There are many reasons why this might be so. One or other thermometer might be faulty. Perhaps you placed your thermometer in an inherently warmer place, or where it was sometimes in direct sunshine, or took measurements at a different time of day, and so on. To combine the two records in any meaningful way, you'll need to adjust the raw data to account for any such factors.
Not doing so would be pretty dumb. Where possible, scientists should always look at their data in the context of other, comparable data. Such scrutiny can often reveal problems in the way one or other set of data was acquired, meaning it needs adjusting or discarding. Some apparent problems with the predictions of climate models, for example, have actually turned out to be due to problems with real-world data caused by the failure to correct for factors such as the gradual changes in orbits of satellites.
The tricky question is where to draw the line. There is a continuum from corrections based on known problems (essential), to adjustments based on probable errors in the data (good practice as long as all assumptions are made clear), to adjustments done solely to make the data fit a hypothesis (distinctly dodgy).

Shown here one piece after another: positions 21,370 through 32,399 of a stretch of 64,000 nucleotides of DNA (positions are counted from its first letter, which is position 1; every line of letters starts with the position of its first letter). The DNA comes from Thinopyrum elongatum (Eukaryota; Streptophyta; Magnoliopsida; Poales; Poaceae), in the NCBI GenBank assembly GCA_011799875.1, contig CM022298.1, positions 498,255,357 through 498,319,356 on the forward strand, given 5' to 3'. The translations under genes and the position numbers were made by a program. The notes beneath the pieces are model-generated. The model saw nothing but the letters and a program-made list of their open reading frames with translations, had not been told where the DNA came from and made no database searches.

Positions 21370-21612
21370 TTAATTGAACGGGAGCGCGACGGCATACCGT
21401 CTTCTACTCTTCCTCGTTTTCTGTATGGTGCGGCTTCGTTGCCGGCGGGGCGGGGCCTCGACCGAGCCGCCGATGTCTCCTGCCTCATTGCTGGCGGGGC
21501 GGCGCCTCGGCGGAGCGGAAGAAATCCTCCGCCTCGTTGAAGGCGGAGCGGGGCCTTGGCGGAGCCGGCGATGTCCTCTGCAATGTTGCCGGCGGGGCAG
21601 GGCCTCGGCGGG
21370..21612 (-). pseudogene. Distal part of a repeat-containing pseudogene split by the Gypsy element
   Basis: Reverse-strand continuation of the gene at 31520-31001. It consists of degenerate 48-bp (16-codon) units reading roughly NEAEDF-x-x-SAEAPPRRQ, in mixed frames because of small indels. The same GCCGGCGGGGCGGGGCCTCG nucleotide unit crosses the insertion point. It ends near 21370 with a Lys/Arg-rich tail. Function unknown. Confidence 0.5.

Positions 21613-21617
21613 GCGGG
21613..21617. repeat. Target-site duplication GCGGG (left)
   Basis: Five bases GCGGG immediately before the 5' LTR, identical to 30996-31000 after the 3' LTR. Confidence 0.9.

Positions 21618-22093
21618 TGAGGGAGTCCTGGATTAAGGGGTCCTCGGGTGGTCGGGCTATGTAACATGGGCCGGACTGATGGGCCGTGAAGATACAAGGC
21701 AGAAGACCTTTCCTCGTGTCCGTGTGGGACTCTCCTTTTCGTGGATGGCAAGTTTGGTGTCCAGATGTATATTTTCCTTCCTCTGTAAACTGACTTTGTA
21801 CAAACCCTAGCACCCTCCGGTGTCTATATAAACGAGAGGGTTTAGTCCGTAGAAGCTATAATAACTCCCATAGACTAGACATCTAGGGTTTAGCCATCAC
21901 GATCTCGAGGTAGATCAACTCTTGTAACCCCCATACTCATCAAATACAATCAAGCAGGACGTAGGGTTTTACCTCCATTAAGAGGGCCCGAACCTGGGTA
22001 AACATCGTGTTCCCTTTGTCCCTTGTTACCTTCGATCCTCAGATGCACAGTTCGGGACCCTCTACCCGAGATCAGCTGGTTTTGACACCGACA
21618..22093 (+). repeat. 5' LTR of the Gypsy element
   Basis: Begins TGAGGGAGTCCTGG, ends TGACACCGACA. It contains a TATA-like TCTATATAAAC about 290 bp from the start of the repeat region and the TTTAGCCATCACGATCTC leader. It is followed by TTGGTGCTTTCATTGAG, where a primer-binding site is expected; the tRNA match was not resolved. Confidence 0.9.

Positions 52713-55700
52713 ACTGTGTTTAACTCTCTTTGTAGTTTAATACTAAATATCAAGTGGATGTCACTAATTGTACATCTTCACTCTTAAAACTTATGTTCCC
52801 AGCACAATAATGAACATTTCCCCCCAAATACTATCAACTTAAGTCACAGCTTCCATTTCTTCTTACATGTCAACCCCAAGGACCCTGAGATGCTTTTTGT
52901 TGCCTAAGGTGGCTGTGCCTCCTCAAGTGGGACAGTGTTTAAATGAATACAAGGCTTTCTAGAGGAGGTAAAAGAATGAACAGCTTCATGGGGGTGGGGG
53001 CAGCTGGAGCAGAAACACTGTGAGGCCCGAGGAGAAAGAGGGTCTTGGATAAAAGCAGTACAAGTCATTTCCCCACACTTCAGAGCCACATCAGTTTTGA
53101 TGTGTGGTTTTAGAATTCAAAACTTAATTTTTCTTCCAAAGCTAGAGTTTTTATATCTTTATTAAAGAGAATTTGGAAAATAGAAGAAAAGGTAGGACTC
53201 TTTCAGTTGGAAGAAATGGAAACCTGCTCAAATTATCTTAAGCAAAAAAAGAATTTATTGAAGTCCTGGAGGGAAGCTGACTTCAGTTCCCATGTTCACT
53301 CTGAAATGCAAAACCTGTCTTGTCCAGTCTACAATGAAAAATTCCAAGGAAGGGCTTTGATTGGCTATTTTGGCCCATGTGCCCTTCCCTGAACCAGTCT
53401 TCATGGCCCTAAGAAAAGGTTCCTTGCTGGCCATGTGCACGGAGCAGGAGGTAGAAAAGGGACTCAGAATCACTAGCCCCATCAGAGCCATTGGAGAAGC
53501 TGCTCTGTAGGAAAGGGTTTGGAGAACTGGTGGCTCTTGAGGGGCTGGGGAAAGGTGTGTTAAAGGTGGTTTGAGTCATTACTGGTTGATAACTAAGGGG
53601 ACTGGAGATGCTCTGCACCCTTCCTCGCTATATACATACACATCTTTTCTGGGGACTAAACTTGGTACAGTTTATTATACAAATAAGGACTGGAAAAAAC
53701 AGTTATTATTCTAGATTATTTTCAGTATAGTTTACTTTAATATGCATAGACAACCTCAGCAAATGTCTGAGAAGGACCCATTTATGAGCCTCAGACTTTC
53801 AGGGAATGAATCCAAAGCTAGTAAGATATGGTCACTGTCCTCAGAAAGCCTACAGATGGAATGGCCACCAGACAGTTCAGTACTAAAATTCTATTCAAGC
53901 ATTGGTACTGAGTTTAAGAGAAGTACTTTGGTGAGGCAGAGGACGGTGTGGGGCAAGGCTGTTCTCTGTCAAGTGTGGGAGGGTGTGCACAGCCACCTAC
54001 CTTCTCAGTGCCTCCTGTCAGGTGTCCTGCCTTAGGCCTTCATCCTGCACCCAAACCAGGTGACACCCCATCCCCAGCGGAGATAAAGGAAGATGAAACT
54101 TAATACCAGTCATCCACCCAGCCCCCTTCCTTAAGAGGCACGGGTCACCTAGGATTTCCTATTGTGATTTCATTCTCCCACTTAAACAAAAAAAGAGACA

It remains to seen if any of the adjustments described in the hacked material fall into this last category. But the mere fact that the leaked material reveals climate researchers "fixing" data is not proof of fraud. Manipulating data is what scientists do.
But what about that "trick" to "hide the decline"?
One of the leaked emails refers the "trick" of adding the real temperatures, as recorded by thermometers, to reconstructions of past temperatures based on looking at things such as growth rings in trees.
The problem is that some sets of tree-ring data suggest temperatures start falling towards the end of the 20th century, which direct temperature measurements show was not the case. So the researchers instead replaced the reconstructed temperature data for this period with the
directly measured temperature data.
Is this an unjustified "fix"? No, because some sets of tree-ring data can be compared with the direct records of local temperature for the past century. Up until the 1960s, there is a very close correlation between the density of growth rings in trees in northern latitudes and summer temperatures, but after this it starts to break down.